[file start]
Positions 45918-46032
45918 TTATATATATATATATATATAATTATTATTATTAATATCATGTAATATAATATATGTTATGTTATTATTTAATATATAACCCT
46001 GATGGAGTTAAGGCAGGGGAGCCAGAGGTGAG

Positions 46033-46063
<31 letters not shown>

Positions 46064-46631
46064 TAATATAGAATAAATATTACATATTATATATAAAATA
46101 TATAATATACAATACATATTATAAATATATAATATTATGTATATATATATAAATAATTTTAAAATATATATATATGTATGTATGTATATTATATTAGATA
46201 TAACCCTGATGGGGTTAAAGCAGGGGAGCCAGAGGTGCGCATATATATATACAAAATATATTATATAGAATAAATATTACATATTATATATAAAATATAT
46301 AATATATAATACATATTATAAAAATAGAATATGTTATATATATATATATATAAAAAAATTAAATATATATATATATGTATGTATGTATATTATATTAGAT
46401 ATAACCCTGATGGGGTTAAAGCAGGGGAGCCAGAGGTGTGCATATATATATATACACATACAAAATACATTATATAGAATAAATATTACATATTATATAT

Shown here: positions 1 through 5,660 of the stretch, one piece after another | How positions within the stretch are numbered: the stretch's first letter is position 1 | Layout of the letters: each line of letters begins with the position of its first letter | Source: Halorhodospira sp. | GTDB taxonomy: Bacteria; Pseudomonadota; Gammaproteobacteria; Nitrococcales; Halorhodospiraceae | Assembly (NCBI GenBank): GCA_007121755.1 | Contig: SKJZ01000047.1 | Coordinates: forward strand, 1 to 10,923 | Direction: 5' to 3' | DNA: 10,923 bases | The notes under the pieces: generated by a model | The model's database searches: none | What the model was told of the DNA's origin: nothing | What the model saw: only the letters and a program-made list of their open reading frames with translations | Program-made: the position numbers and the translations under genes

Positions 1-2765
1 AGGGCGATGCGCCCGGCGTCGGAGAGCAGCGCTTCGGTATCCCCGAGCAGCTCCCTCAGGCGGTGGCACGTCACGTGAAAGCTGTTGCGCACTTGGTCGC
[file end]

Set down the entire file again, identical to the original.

Positions 45918-46032
45918 TTATATATATATATATATATAATTATTATTATTAATATCATGTAATATAATATATGTTATGTTATTATTTAATATATAACCCT
46001 GATGGAGTTAAGGCAGGGGAGCCAGAGGTGAG

Positions 46033-46063
<31 letters not shown>

Positions 46064-46631
46064 TAATATAGAATAAATATTACATATTATATATAAAATA
46101 TATAATATACAATACATATTATAAATATATAATATTATGTATATATATATAAATAATTTTAAAATATATATATATGTATGTATGTATATTATATTAGATA
46201 TAACCCTGATGGGGTTAAAGCAGGGGAGCCAGAGGTGCGCATATATATATACAAAATATATTATATAGAATAAATATTACATATTATATATAAAATATAT
46301 AATATATAATACATATTATAAAAATAGAATATGTTATATATATATATATATAAAAAAATTAAATATATATATATATGTATGTATGTATATTATATTAGAT
46401 ATAACCCTGATGGGGTTAAAGCAGGGGAGCCAGAGGTGTGCATATATATATATACACATACAAAATACATTATATAGAATAAATATTACATATTATATAT

Shown here: positions 1 through 5,660 of the stretch, one piece after another | How positions within the stretch are numbered: the stretch's first letter is position 1 | Layout of the letters: each line of letters begins with the position of its first letter | Source: Halorhodospira sp. | GTDB taxonomy: Bacteria; Pseudomonadota; Gammaproteobacteria; Nitrococcales; Halorhodospiraceae | Assembly (NCBI GenBank): GCA_007121755.1 | Contig: SKJZ01000047.1 | Coordinates: forward strand, 1 to 10,923 | Direction: 5' to 3' | DNA: 10,923 bases | The notes under the pieces: generated by a model | The model's database searches: none | What the model was told of the DNA's origin: nothing | What the model saw: only the letters and a program-made list of their open reading frames with translations | Program-made: the position numbers and the translations under genes

Positions 1-2765
1 AGGGCGATGCGCCCGGCGTCGGAGAGCAGCGCTTCGGTATCCCCGAGCAGCTCCCTCAGGCGGTGGCACGTCACGTGAAAGCTGTTGCGCACTTGGTCGC